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Ivory Coast Rebels Reject Peace Talk Proposal


Rebels in Ivory Coast have rejected President Laurent Gbagbo's proposal to hold direct peace talks without the involvement of international agencies. A rebel spokesman says they will not sidestep the process laid out by the U.N. Security Council. Kari Barber reports from our regional bureau in Dakar.

Ivory Coast rebel leader Guillaume Soro released a New Year's statement saying he will not accept President Laurent Gbagbo's bid for direct dialogue with the rebels.

Observers say Mr. Gbagbo's offer, made in a December 19 address, snubs U.N. peace efforts to reunite the country.

Rebel spokesman Siratigui Konate says he believes a U.N. resolution adopted in November provides the only viable framework for peace talks with the government. The resolution gives interim Prime Minister Charles Konan Banny a bigger role in reunifying Ivory Coast and organizing elections set for October.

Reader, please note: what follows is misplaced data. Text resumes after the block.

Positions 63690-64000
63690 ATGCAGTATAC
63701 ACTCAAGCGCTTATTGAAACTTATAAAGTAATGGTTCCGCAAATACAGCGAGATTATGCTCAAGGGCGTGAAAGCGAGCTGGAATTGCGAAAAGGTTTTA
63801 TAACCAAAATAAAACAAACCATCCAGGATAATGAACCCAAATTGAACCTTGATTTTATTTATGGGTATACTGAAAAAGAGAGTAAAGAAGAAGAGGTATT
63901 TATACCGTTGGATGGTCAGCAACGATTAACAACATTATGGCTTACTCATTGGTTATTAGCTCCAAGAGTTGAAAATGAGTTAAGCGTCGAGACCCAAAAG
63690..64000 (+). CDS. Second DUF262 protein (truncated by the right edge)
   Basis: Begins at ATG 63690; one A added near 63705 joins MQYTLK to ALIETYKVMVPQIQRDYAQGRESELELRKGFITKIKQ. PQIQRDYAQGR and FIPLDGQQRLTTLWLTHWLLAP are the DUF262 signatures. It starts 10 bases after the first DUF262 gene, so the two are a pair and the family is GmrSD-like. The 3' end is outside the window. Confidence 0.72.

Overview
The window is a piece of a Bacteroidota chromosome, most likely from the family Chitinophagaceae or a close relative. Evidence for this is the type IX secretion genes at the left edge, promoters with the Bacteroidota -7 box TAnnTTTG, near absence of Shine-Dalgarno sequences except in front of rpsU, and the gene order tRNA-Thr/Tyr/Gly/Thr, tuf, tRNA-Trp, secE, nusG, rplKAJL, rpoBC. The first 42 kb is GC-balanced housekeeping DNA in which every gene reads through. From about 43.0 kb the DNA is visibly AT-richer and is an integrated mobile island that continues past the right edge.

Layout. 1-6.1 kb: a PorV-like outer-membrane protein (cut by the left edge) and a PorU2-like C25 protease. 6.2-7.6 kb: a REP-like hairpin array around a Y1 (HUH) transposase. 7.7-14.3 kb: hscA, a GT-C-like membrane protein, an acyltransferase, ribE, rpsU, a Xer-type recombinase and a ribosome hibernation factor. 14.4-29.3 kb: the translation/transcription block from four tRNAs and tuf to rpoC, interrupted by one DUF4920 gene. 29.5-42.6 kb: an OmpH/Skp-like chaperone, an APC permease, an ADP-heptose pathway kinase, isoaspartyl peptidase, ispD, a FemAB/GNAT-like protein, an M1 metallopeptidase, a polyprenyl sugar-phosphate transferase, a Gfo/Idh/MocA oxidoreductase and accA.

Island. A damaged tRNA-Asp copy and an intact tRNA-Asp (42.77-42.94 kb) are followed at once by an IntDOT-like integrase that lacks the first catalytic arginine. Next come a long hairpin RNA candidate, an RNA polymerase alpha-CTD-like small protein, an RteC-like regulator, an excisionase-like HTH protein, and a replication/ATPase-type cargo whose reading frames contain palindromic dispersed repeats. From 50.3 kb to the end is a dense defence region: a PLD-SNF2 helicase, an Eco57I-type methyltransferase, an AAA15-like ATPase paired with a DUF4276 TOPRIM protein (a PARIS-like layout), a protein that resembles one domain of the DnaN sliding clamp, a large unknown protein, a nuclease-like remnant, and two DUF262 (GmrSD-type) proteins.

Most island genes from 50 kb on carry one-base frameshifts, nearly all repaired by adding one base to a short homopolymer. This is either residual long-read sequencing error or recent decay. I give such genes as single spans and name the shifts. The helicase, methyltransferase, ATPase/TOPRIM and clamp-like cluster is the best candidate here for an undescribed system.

Elections have been on hold since 2005, extending Mr. Gbagbo's term as president.

Soro, who leads the New Forces rebels, has called for a meeting of opposition groups in response to Mr. Gbagbo's proposal.

Konate says the meeting would be an opportunity for rebels to strengthen alliances and regroup efforts for the new year.

"He called for a real negotiation, another meeting so that they can try to work to see in which way they will have to work properly to push for President Gbagbo to be involved really in the peace process," he said.

U.N. peacekeepers backed by French forces now patrol a buffer zone between the government-run south and rebel-held north.

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